This is spot on.
In China, and other emerging economies that have only recently reached the “building the infrastructure of mass-commerce” stage, advertising doesn’t play nearly as big a role in the way consumers and brands interact.
Less than 20% of [WeChat creator] Tencent’s revenues come from advertising compared to over 95% for Facebook’s revenue. In fact, most large consumer mobile companies in China (and elsewhere around the world) do not rely on advertising as their primary source of revenue; they focus on transactions instead. (Connie Chan, a16z)
Chinese internet companies have experimented with all sorts of models, including in-app or in-game fees, monetised user-generated discovery (Little Red Book, Mogujie, Meilishuo), micro-transactions, digital goods as social currency (yy.com) and umpteen versions of the on-demand model.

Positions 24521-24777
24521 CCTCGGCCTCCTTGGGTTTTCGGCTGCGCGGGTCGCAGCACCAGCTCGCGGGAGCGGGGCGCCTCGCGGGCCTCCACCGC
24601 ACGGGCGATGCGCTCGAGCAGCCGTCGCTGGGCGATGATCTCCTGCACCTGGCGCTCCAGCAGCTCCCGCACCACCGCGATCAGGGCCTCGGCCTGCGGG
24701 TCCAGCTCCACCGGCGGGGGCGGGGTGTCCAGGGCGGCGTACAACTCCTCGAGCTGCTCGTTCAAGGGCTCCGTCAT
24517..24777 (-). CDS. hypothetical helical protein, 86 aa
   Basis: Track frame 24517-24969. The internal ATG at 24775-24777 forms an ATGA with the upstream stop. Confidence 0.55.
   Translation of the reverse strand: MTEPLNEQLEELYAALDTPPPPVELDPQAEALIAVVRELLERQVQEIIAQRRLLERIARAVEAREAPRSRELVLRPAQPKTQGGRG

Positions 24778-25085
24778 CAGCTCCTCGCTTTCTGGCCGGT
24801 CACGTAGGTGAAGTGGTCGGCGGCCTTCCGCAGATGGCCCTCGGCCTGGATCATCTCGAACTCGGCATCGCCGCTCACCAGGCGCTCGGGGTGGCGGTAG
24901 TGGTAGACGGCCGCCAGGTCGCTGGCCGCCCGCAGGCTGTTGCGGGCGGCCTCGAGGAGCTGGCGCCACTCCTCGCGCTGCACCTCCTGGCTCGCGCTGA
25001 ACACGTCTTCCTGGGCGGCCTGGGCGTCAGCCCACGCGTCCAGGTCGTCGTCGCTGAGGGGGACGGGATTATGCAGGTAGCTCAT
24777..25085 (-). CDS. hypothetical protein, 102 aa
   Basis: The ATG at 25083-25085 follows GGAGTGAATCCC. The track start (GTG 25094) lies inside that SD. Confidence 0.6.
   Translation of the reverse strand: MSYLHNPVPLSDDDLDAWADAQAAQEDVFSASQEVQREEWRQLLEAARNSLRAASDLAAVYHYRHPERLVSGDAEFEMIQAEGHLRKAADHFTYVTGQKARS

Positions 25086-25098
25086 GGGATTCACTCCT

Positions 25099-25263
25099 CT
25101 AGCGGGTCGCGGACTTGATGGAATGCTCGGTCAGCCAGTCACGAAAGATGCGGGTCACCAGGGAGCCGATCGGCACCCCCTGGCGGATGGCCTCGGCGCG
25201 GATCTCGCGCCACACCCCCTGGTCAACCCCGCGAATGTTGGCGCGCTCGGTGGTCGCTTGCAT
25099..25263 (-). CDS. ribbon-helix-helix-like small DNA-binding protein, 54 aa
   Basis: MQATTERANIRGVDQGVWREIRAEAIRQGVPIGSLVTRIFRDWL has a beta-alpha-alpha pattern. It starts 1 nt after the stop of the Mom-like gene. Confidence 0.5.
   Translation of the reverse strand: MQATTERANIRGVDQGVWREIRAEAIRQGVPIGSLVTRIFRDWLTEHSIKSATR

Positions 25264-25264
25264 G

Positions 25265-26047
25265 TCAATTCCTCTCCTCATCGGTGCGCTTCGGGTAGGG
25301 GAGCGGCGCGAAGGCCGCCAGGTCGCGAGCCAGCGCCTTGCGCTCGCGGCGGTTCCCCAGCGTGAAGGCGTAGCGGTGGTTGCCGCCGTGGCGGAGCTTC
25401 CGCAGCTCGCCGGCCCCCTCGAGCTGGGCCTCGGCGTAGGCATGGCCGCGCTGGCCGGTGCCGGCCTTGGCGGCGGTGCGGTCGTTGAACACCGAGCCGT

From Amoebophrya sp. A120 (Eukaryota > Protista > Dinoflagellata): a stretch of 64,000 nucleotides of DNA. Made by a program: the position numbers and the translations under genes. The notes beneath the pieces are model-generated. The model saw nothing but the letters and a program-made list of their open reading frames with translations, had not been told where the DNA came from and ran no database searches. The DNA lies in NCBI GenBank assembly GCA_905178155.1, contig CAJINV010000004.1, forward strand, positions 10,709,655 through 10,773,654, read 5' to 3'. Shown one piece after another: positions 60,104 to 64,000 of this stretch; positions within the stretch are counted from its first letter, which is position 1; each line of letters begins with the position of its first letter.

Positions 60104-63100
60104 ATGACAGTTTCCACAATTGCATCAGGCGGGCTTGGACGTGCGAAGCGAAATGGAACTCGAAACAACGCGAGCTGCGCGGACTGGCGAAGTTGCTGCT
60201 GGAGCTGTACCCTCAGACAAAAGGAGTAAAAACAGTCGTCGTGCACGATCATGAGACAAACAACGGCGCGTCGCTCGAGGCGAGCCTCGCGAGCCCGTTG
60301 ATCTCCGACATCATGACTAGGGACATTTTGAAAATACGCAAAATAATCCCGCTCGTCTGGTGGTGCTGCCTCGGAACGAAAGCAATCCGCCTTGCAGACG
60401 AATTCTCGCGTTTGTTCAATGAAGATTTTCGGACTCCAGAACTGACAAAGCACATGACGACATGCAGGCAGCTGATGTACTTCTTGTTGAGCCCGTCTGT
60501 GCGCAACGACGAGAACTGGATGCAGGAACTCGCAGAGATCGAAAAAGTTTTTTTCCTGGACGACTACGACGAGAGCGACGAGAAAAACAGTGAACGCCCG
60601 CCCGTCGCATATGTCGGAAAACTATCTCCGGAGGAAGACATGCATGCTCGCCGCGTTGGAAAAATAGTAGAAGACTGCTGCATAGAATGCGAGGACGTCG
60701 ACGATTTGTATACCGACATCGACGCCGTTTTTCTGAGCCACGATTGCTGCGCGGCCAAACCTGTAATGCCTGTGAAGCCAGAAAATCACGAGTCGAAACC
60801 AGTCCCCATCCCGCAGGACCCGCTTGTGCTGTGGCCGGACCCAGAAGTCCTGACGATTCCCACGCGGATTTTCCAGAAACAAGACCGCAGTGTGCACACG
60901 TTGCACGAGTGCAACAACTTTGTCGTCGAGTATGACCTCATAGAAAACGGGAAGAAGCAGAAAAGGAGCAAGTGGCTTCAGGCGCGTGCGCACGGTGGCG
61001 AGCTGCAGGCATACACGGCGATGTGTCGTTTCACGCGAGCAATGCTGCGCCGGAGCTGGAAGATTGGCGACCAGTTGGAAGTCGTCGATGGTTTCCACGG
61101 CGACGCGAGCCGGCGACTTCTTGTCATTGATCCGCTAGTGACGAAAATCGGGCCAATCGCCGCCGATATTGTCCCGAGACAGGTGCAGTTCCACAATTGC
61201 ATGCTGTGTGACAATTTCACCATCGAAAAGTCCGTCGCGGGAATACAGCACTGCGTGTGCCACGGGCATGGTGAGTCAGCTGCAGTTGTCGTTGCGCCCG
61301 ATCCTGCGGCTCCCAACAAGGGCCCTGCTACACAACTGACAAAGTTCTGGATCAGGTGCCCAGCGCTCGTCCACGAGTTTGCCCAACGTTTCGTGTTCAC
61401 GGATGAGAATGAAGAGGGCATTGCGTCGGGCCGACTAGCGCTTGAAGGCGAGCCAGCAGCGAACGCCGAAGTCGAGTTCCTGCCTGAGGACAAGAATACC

Most of these products implicitly leverage social relationships to enable discovery, clarify context, qualify intent and create a virtuous cycle of more relevant onwards referral. And because a large percentage of these users mostly or only access the internet on mobile, “always on, always with you” collides with context markers (location, past choice/behaviour etc.) to only fuel this further.
(Reality check: There’s also currently a lot of tracking, and data privacy varies, but our current model relies almost entirely on tracking. When tracking collapses, i’m not sure what will be left.)
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